Crested Butte Ski Patroller Ellie Atkins gives her jacket the good ol’ duct tape treatment inside the patrol shack—a temporary fix to get her through the day. Crested Butte, Colorado. Photo: Jeff Cricco

At Patagonia there are two ways we are changing our relationship to things: first, our dedicated approach to building durable, meant-to-last high-performance products with recycled inputs wherever possible. For example, this season our pinnacle PowSlayer Jacket and Bibs are now built with 100% recycled GORE-TEX® Pro face fabric. And second, our commitment to repairing, repurposing or recycling your garments at the end of their life.

We discovered about 10 years ago, after publicly committing to take back from customers anything we’ve ever made, that in the “Reduce, Repair, Reuse, Recycle” mantra, recycle comes last for good reason. Some things shouldn’t be made, or bought, in the first place. Everything made comes with more environmental cost than we can repay. Whatever breaks should be fixable. And whatever still works, yet merely hangs in a closet or sits in a garage, should be put back in circulation.

Each time we have ramped up our repair facility in Reno, we have outgrown our capacity within months to the point where we now operate the largest clothing repair facility in North America (repairing about 50,000 pieces per year).

Photo: Tim Davis

Repair Tech Andy Cook fixes one of the nearly 50,000 garments repaired at our Reno facility last year. Photo: Tim Davis

Photo: Tim Davis

Looking down on our Reno distribution center and repair facility. A short walk over the Truckee River gives employees access to an extensive trail system behind the building. The shoulder of Peavine Peak beckons in the distance. Reno, Nevada. Photo: Tim Davis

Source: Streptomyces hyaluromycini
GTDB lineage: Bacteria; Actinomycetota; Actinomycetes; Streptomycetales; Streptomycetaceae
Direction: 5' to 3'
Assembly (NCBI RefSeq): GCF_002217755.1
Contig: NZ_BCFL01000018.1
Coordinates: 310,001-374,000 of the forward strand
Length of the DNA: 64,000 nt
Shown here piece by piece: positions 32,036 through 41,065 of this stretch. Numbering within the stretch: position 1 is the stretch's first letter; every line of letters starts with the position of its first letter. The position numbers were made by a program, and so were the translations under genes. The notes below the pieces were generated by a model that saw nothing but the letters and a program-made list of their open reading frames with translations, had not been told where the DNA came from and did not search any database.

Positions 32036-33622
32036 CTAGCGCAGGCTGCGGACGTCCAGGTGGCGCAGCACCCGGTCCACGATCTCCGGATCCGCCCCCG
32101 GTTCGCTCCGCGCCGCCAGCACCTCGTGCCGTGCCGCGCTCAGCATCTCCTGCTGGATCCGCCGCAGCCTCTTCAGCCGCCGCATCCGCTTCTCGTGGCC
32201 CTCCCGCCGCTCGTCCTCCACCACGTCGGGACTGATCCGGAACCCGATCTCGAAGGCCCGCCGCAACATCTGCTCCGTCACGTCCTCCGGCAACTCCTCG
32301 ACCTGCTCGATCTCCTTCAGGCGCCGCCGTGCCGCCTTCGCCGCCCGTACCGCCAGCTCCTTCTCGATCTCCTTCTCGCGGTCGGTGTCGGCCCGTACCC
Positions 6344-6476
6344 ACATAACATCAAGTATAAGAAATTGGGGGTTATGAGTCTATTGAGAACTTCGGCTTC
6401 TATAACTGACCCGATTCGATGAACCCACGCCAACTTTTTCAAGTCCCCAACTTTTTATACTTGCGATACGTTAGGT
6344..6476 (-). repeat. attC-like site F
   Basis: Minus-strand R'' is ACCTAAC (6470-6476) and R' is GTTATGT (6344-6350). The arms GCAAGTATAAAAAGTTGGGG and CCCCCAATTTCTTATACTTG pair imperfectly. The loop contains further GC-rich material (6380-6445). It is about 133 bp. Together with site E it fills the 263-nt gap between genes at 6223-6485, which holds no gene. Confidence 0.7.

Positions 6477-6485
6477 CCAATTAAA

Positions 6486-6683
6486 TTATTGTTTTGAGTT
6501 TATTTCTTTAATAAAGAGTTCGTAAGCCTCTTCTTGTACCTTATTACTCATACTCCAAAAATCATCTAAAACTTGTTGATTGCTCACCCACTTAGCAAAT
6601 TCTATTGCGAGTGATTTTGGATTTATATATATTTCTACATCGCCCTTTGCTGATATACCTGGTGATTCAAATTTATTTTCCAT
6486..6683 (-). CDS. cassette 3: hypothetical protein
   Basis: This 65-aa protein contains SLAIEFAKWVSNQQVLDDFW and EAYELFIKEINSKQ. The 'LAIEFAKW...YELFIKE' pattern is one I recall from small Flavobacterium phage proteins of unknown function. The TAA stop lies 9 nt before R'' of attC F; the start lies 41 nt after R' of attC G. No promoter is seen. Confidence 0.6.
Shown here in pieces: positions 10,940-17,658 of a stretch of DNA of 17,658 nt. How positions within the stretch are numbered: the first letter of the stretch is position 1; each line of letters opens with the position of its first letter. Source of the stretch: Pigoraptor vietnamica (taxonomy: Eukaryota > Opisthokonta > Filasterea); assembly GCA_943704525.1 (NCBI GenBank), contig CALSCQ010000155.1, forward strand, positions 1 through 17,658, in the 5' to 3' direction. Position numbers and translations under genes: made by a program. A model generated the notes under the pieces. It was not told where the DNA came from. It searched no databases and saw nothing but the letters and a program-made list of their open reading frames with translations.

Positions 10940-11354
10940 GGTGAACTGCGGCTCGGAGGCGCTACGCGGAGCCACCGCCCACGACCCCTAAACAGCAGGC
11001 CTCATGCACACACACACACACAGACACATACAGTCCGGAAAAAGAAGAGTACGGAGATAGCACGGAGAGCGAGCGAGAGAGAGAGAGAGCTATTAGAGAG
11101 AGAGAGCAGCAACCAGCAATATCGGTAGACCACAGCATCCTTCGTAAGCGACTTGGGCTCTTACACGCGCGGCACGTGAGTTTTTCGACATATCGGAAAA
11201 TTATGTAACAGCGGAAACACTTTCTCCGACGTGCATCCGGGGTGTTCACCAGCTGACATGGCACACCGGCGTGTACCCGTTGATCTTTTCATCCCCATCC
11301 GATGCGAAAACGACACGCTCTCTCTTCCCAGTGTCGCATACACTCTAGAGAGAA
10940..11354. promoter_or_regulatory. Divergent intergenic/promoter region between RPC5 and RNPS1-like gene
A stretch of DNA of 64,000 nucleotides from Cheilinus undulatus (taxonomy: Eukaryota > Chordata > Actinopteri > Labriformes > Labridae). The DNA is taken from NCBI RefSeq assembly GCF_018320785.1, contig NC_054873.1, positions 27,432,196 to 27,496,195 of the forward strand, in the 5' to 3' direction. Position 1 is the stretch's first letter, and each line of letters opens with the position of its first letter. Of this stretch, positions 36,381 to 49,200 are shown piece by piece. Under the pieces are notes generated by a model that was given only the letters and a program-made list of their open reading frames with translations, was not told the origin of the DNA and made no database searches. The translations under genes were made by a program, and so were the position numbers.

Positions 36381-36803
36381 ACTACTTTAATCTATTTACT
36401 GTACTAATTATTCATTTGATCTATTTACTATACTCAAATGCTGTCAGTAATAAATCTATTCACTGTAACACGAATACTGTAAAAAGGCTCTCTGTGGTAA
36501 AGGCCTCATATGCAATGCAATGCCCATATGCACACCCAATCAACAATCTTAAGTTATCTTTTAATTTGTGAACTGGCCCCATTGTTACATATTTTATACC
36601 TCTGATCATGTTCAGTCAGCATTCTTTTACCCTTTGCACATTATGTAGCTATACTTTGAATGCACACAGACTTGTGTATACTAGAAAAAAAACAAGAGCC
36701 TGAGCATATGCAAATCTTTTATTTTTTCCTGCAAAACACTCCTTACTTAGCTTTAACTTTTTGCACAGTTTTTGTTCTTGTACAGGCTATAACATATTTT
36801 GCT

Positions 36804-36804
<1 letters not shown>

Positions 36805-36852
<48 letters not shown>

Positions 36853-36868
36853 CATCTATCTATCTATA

Photo: Fred Marmsater

Patagonia Repairs Supervisor Tanya Nawrocki looks for matching trim pieces (zippers, buttons, pulls). Photo: Fred Marmsater

Photo: Ken Etzel

Patagonia Repair Tech Manuel Rivera fixes a ski patrol jacket. Photo: Ken Etzel

Photo: Tim Davis

The boneyard: Repair techs will pull usable parts and fabrics from these shells when needed. Photo: Tim Davis

Photo: Tim Davis

Andy Cook removes a strip of seam sealing tape from the zipper backing of a PowSlayer Jacket after heating/loosening it up on a Geo Knight heat press machine. Photo: Tim Davis

Photo: Tim Davis

When a garment can’t be repaired, it doesn’t get thrown away. These bails of irreparable garments are ready to be upcycled, recycled and/or repurposed. Photo: Tim Davis

Every Patagonia Snow garment is built for lasting function and straightforward repair. If your shell is hammered, we’ll fix it in Reno or we’ll teach you how to fix it. If it’s beyond all help, we’ll repurpose or recycle it.

Nous garantissons tous les produits que nous fabriquons.

Voir la Garantie Ironclad

Nous assumons la responsabilité de notre impact.

Découvrez notre empreinte carbone

Nous soutenons l'activisme de terrain.

Consulter Patagonia Action Works

Nous faisons durer votre équipement.

Consulter Worn Wear

Nous reversons nos bénéfices à la planète.

Lire notre engagement